Quick Hit Michael Sandler Wednesday August 1st, 2012, 12:50pm

Don’t Frack With Us: SAFE Group Rallies Against Hydraulic Fracturing In Illinois

On Monday afternoon, a group of protestors outside the James R. Thompson Center called for a moratorium on hydraulic fracturing in southern Illinois.

At the rally, Southern Illinoisians Against Fracturing our Environment (SAFE) protested the practice of hydraulic fracturing. Known as fracking for short, the oil and gas drilling technique injects a mix of water, sand, and chemicals into the ground to create cracks in deep rock layers. The cracks release natural gas. (Read PI’s previous reporting on fracking here.)

Proponents of fracking say it will supply America with its own source of natural gas, but SAFE contends the process contaminates drinking water and pollutes farmland. The group doesn’t believe enough information has been gathered on the effect fracking has on the environment, and its members met with one of Gov. Pat Quinn’s representatives before the rally.

According to SAFE legal committee coordinator Chuck Paprocki, who owns a 100-acre farm in Anna, Ill., the group presented the Quinn representative with a memorandum that laid out how the governor could legally ban the issuance of fracking permits to gas and oil companies in the state.

“He has authority over the EPA (Environmental Protection Agency) and IDNR (Illinois Department of Natural Resources), and they’re responsible for banning permits,” Paprocki told Progress Illinois after the rally. “He has the authority to cut through all the bureaucracy.”

Bureaucracy stopped one SAFE protestor from talking to her local government about the fracking issue. Tabitha Tripp, who is the fourth-generation owner of her family’s farm in Anna, Ill., first went to the Union County board to voice her concerns about fracking. She said the board told her they had no authority to stop fracking, and that she should talk to the City of Anna. Tripp was then told the city has no governance over the county and she would need to talk to her state representatives, but they were too busy. Tripp was in the meeting with Quinn’s representative. “He told us the governor is concerned about fracking, but he has no authority to stop it,” she said.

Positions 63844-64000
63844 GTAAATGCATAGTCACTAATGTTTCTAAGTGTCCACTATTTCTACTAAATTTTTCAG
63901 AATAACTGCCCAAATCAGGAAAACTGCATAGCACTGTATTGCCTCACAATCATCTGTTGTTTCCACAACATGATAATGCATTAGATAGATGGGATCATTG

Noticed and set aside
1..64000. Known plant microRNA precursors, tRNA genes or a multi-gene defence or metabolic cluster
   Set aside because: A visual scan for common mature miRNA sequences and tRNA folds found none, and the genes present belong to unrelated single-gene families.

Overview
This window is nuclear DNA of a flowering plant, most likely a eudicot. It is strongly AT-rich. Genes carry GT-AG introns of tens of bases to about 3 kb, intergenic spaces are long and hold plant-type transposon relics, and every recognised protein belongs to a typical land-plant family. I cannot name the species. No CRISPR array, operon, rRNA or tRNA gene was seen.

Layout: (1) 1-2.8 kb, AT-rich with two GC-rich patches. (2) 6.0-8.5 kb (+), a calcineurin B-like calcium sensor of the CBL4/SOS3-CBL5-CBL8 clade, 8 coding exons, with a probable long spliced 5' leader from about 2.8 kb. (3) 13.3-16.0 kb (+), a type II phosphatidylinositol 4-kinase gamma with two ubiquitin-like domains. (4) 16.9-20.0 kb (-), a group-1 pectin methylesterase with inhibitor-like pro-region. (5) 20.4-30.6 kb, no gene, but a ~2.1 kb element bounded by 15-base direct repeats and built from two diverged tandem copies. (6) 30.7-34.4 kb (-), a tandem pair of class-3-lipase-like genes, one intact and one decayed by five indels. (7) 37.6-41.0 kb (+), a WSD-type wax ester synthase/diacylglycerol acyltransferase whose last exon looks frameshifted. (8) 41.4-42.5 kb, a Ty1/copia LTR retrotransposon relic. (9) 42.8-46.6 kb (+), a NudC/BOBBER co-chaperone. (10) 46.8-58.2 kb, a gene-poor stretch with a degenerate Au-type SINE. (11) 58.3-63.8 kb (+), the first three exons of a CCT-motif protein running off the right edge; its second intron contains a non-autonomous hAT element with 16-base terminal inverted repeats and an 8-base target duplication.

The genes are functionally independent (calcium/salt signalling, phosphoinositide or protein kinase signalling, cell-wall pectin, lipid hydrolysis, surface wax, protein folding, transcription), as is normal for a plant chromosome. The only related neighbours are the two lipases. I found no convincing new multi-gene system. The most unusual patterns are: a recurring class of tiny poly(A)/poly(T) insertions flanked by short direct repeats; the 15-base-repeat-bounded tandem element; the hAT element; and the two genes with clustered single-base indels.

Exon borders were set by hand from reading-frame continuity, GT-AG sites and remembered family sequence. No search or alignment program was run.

In a statement released to Progress Illinois, a Quinn spokesman said, “Governor Quinn is committed to protecting the state’s natural resources, and we are taking a comprehensive look at the practice and potential impacts on the environment.  The administration will work with the state legislature to address this issue.”

Currently, Illinois has one fracking bill that is making its way through state legislature. SB3280, which passed a Senate vote by a 54-0 margin in April and awaits a House vote in the fall, calls for companies to disclose the chemical formula of their fracking fluid to the IDNR. The bill also establishes requirements for the disposal of wastewater and requires testing of the stability of the cement casings that protect groundwater during fracking.

One of the bill’s sponsors, State Rep. Daniel Biss (D-Skokie), agreed that some regulation is needed. Biss said fracking is a very serious issue, and a potentially significant and profitable activity that there isn’t a lot of information about. “It seems to be fairly obvious that we should be extremely cautious before we rush headlong into doing it,” said Biss.

But one member of the Illinois oil and gas industry doesn’t believe fracking in Illinois is a big deal. John Bassett, who is in technical sales at Franklin Well Services in Lawrenceville, Ill., said fracking jobs on the East Coast are much bigger and use more water than what is planned for Illinois. According to Bassett, a big job in Illinois might use 8,000 to 9,000 barrels of water; whereas out east, they pump a million or two million barrels of water. He also said well operators already have to disclose what kind of cement they use to plug the hole, and the kinds of chemicals that are pumped into the wells.

But Paprocki is undeterred. “The gas industry is a world power, and not many people stand in their way. Hopefully we can get a moratorium in place so people can look at things more seriously,” he said.

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